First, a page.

"Peter Harvey arrived at Magdalen College, Oxford to study French and German, but soon afterwards changed course to music, with his love of languages always remaining at the heart of his singing, however. On leaving university he went on to the Guildhall School of Music and Drama in London, during which time he won prizes in a number of international singing competitions, including the Walther Grüner International Lieder Competition, the English Song Award, and the Peter Pears Award.
Peter has made well over a hundred recordings in repertoire spanning eight centuries, with an emphasis on music from the High Baroque. Along with works by Handel and Purcell he has recorded all the major vocal works of J.S. Bach and many of the cantatas with conductors including Sir John Eliot Gardiner, Philippe Herreweghe and Paul McCreesh. A fluent French speaker, Peter has recorded a great many sacred works of the French Baroque (Campra, Gilles, Lully, Charpentier, Lalande) including Rameau's complete Grands Motets (with Le Concert Spirituel) and the secular cantatas for bass voice (with London Baroque, on BIS). From the twentieth century French repertoire he has recorded the Fauré Requiem twice with Michel Corboz, the latest version winning the "Choc de l'année" in Le Monde de la Musique, while as yet unreleased is a new version of the Duruflé Requiem with Magdalen College, Oxford. The Gabrieli Consort's new recording of Haydn's Creation, for Deutsche Grammophon, on which Peter sings "Adam" has recently been released to great acclaim.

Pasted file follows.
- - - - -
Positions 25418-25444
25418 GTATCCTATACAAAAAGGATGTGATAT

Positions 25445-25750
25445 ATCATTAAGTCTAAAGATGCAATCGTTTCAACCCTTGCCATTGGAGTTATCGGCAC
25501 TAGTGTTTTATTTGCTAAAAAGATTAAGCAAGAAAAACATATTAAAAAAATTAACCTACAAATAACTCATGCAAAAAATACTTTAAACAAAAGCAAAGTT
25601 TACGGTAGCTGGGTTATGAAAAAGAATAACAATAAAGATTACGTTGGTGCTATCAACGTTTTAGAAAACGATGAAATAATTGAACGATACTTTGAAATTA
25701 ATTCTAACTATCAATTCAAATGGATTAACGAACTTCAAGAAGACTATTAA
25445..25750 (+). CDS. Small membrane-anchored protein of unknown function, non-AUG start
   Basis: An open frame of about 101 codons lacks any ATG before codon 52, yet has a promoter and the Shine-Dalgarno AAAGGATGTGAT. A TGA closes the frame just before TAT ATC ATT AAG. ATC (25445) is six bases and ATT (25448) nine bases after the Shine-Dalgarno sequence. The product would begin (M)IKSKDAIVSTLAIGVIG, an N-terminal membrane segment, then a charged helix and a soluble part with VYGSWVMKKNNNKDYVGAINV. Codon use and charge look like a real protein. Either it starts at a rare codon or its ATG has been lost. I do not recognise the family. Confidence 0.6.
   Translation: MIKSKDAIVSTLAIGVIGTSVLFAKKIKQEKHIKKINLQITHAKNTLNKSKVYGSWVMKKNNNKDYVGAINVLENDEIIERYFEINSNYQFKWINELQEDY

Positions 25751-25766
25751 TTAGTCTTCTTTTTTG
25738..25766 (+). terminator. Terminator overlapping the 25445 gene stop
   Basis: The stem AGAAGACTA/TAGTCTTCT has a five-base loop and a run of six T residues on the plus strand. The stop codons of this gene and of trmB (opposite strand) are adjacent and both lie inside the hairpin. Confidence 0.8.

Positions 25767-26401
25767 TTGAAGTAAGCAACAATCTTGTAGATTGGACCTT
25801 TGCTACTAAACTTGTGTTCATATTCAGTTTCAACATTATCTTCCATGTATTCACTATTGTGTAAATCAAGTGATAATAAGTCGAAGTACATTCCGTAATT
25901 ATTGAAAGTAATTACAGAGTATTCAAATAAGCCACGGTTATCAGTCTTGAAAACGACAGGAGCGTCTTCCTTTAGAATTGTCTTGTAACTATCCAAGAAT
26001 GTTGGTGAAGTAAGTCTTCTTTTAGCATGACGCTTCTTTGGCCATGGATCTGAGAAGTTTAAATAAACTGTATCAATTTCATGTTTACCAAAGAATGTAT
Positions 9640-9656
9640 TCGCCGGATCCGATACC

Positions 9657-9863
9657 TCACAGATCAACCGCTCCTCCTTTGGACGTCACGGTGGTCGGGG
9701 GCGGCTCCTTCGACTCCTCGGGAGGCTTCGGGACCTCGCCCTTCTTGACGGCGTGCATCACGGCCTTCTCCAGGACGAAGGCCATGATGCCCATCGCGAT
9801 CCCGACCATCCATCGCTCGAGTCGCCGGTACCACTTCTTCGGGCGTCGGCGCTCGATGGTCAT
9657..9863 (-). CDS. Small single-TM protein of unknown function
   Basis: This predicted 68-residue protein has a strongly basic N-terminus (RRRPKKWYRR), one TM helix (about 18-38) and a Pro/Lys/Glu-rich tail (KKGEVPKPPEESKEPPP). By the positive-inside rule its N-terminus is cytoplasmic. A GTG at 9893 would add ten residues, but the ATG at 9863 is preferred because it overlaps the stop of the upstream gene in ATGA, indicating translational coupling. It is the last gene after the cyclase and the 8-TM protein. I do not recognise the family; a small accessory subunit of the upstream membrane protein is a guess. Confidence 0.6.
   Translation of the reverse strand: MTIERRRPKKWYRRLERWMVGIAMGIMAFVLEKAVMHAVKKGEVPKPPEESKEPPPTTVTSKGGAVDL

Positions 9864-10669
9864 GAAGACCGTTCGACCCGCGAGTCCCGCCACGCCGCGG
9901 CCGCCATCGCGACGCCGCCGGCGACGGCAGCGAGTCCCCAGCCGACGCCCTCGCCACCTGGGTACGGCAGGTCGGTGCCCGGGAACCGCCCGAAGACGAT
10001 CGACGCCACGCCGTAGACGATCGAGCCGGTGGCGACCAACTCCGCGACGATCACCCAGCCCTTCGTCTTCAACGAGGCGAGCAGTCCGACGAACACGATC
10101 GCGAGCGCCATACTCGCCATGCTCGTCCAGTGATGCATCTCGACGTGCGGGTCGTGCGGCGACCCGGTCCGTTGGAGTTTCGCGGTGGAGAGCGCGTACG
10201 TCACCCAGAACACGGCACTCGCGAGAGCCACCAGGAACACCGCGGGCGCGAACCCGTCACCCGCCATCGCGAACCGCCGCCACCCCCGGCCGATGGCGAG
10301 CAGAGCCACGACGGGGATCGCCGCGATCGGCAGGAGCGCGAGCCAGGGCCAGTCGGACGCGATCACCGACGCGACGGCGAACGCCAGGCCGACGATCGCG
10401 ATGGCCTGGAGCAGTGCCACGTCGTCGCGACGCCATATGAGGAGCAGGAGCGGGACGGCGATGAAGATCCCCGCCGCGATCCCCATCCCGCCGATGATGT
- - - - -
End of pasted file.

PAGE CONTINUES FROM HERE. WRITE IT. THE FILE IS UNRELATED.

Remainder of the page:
Recent career highlights include Bach cantatas with Ton Koopman in Vienna's Musikverein, the B minor Mass in the Amsterdam Concertgebouw, Die Winterreise with Roger Vignoles in Cambridge and Spain, Messiah in Toronto, a tour to the Far East with the Orchestra of the Age of the Enlightenment in the St John Passion and the St. Matthew Passion with the Boston Symphony Orchestra, in Bernard Haitink's first performances of the work. " Visit website for more information. (ed.)
Added on: Apr 09, 2008 | Hits: 718